Prospective natural history study of C9orf72ALS clinical characteristics and biomarkers Our team’s hard work has been published in Neurology. This paper profiles the clinical features, such as age at disease onset, survival duration, and measures of disease progression, of ALS patients with mutations in the C9orf72 gene.
The award goes to Timothy Miller, MD, PhD, of Washington University School of Medicine in St. Louis, Don Cleveland, PhD, of the Ludwig Institute at the University of California at San Diego, Richard Smith, MD, of the Center of Neurological Study in La Jolla, California, Toby Ferguson, MD, PhD, for Biogen and Frank Bennett, PhD, […]
Biomarkers are measures reflective of biological processes that occur in the body. In the setting of disease, biomarkers may be used for diagnostic, prognostic or treatment monitoring purposes.
With funds raised through the ALS Ice Bucket Challenge, The ALS Association has been able to invest significantly in the identification of biological indicators (or biomarkers) for ALS.
A genetic therapy that increases or lowers levels of a protein raises hopes for a treatment for neurological disorders.
An early stage trial of an investigational therapy for amyotrophic lateral sclerosis (ALS) suggests that people could tolerate the experimental drug and, in exploratory results, the experimental drug was linked to possible slower progression in people with a genetic form of the disease caused by mutations in a gene called superoxide dismutase 1 (SOD1).
(CNN) An experimental treatment for the rapidly progressive disease ALS, or amyotrophic lateral sclerosis, has been called potentially “game-changing.”
The ALS Association, in partnership with the AAN and the American Brain Foundation, are awarding research funding to Timothy M. Miller, M.D., Ph.D., the David Clayson Professor of Neurology from the Washington University School of Medicine in St. Louis. The award recognizes significant research contributions in the search for the causes, prevention, and cure for amyotrophic lateral sclerosis (ALS). Since 1996, The ALS Association and the American Academy of Neurology have jointly chosen recipients of the award.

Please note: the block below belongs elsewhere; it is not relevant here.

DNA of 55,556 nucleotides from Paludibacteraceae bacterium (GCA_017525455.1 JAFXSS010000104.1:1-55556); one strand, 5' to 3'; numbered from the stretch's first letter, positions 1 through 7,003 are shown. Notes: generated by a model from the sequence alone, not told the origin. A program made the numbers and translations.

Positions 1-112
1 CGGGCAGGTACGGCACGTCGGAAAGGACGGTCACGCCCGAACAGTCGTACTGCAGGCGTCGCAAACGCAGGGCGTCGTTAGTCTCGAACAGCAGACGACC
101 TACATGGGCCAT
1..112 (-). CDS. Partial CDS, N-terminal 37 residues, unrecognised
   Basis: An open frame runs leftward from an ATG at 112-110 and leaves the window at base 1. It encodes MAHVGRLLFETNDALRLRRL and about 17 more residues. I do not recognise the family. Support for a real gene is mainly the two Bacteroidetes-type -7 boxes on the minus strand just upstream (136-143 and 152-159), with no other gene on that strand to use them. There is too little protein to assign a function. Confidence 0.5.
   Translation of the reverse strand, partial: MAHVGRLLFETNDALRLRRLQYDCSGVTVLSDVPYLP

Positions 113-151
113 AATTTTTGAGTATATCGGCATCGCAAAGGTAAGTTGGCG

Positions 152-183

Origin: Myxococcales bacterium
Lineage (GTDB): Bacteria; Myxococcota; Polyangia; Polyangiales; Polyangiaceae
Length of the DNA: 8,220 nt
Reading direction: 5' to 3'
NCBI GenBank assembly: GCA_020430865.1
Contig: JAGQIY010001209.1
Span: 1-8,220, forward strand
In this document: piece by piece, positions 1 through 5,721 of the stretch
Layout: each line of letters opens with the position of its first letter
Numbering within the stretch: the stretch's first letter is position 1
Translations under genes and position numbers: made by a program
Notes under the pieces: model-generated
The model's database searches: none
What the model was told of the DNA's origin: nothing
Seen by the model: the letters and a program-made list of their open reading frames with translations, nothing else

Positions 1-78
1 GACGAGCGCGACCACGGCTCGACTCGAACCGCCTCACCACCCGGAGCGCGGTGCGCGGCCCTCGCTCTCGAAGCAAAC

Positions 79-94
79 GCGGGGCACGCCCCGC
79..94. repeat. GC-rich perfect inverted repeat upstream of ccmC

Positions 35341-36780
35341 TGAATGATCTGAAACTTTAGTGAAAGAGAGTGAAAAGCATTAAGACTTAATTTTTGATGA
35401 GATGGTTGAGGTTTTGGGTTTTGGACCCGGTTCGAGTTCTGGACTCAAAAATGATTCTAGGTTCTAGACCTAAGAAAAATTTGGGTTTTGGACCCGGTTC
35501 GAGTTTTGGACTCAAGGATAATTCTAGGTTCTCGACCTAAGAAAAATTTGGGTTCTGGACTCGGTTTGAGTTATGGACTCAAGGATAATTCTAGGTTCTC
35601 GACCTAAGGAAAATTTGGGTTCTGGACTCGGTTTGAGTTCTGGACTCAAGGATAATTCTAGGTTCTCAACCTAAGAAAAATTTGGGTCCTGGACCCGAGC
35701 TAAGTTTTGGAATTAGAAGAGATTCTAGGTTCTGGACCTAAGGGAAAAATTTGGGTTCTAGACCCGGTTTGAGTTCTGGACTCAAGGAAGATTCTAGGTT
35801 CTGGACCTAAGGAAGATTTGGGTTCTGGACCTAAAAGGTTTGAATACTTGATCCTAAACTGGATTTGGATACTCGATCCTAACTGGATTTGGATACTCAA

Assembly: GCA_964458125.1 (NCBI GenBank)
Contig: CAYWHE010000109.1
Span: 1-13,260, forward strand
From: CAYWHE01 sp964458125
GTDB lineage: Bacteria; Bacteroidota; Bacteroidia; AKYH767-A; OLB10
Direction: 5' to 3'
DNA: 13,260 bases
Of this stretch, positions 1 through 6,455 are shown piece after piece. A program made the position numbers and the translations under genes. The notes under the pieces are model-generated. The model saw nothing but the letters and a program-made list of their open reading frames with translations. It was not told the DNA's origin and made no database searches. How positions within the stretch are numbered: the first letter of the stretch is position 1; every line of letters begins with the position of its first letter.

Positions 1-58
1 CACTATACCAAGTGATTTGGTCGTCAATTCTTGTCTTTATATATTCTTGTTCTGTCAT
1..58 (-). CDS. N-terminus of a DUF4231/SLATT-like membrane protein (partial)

The Miller Lab has found differences between healthy people and people with amyotrophic lateral sclerosis (ALS) in biomolecules known as microRNAs. This project seeks to understand the microRNA differences and the effect of adjusting them to try to develop new diagnostic tests or treatments for ALS.
The team is developing a unique imaging biomarker to track TDP-43, a protein found in almost all cases of ALS.
MDA announces enrollment in the Phase I/II trial of SOD1 antisense oligonucleotides. Dr. Timothy Miller led the first trial of these SOD1 ASOs in ALS patients and is now the academic Principle Investigator for the Phase I/II trial, sponsored by Biogen Idec and Ionis Pharmaceuticals.
New research indicating genetic mutations may underlie more ALS cases than scientists originally thought. Dr. Miller’s close colleague Dr. Matthew Harms states, “To our surprise, we found that 26 percent of sporadic ALS patients had potential mutations in one of the known ALS genes we analyzed. This suggests that mutations may be contributing to significantly more ALS cases.”
Highlights the exciting new results from Dr. Miller’s first Phase I trial of SOD1-targeting ASOs, stating that the investigational treatment for inherited forms of ALS has passed an early clinical trial for safety.
Dr. Miller featured in news article and video about his Phase I clinical trial of antisense oligonucleotides targeting the SOD1 protein in ALS patients with SOD1 mutations.